EOD 02 is an installation by Frederik De Wilde created in collaboration with LAb[au]. The title is an acronym for "Electric Organ Discharge."  The work consists of four aquariums, each one containing an electric fish that discharge different electric signals. The artwork explores the capacity of specific species of living blind fish to perceive (electrosense) their environment and communicate with each other by emitting electric signals, either in pulses or waves.

The electric communication between the fish is captured by antennas and transformed into sound. Also, under each aquarium a matrix of LEDs is placed, which pulse according to the intensity and rhythm of the emitted signals. Because of this, the viewer can see that the electric impulses of the fish drive sound, light and an entire audiovisual space. [1]


The entire world is dominated by electricity and  the applications to use it. In medicine - and particularly in fields more or less connected to neuroscience - electricity is even more pervasive. For example,  sensory reflexes that are based mostly on a crowd of minute electric signals which continuously flow along the nerve fibers of our brain circuits or nervous system. Other life-electricity associations that come to mind are fictional, like the spark that gave life to the monster Frankenstein. Our own nervous system uses an electrochemical signaling system, like an unstoppable ‘electric storm'.

Living electric fish however, are capable of generating low-voltage discharges at all times. They also produce a weak electromagnetic dipole field around their bodies as means of navigation, protection, and communication. When two of these fish meet, one of them will shift its frequency to jam each others electric signals. “The electric organ contains electrically-excitable cells called 'electrocytes', acting as serial-connected batteries, like a car battery. The simultaneous firing of electrocytes results in electric organ discharges (EODs) which are emitted into the surrounding water. You could say that every time they discharge -or zap- they sense and digitize their environment. They also sense pollution in the water and through technology we can make these electric discharges audible. Changes in the rate of pulsing can be used to identify the presence of certain chemicals in the water source.” [2]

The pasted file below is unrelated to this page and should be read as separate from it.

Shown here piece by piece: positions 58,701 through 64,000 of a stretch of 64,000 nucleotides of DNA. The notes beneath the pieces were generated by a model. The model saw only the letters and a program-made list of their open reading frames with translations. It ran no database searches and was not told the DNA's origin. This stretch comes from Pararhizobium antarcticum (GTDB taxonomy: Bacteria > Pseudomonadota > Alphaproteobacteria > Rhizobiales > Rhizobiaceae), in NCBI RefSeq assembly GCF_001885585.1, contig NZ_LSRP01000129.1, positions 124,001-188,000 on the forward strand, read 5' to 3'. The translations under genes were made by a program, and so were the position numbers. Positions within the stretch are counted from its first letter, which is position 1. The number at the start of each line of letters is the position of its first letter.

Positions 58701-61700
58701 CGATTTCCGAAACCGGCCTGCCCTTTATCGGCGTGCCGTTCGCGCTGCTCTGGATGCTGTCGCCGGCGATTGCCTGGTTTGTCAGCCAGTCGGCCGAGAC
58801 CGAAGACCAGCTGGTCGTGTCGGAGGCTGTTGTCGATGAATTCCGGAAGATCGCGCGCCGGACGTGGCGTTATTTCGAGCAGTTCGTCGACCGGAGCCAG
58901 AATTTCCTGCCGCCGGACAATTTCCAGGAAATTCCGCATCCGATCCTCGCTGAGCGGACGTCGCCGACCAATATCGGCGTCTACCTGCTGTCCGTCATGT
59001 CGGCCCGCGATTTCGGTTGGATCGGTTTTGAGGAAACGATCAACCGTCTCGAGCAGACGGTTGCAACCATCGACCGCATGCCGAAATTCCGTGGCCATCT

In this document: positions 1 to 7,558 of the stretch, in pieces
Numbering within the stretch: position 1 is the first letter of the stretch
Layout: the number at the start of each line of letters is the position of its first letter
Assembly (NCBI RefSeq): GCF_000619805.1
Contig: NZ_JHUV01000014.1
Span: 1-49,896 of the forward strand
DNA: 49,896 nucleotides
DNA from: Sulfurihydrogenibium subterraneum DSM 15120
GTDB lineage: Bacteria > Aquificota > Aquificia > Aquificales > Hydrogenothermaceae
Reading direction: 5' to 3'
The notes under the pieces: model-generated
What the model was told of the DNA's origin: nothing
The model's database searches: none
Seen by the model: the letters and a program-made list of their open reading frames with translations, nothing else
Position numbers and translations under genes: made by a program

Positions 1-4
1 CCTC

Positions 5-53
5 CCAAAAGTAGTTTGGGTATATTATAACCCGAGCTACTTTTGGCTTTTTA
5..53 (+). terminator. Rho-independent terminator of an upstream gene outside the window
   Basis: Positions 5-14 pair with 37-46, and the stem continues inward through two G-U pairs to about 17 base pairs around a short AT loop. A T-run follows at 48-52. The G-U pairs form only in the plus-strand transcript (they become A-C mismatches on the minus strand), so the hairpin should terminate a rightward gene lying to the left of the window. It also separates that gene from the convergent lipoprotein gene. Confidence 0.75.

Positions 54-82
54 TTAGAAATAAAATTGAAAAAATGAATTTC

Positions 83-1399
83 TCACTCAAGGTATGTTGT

subRosa talks about bio technology. “Today, however, bew biological entities, new bodies and organisms are being created through molecular biology, genetic engineering, and transgenic technologies.” [3] The reason this has to do with EOD 02 is that scientists still have to figure out how the living electric fish stay are producing the electric signals. Mankind can produce the similar signals, but only with the help of technological progress. Looking from this point of view, the fish are a natural predeccor of the modern man (+ technology). Furthermore, “the translation of the fish's electric discharge in form of light and sound references the telegraph and the Morse code; themselves traces of the emerging information society based on the coding and decoding of information into immaterial signals.” [4] If mankind could do the same, new biological entities like the ones subRosa talks about could arise.



[1] Website LAb[au]

[2] Turbulence.org

[3] in Edward Shanken, red. Art and Electronic Media. London: Phaidon, 2009: p. 253

[4] Website LAb[au]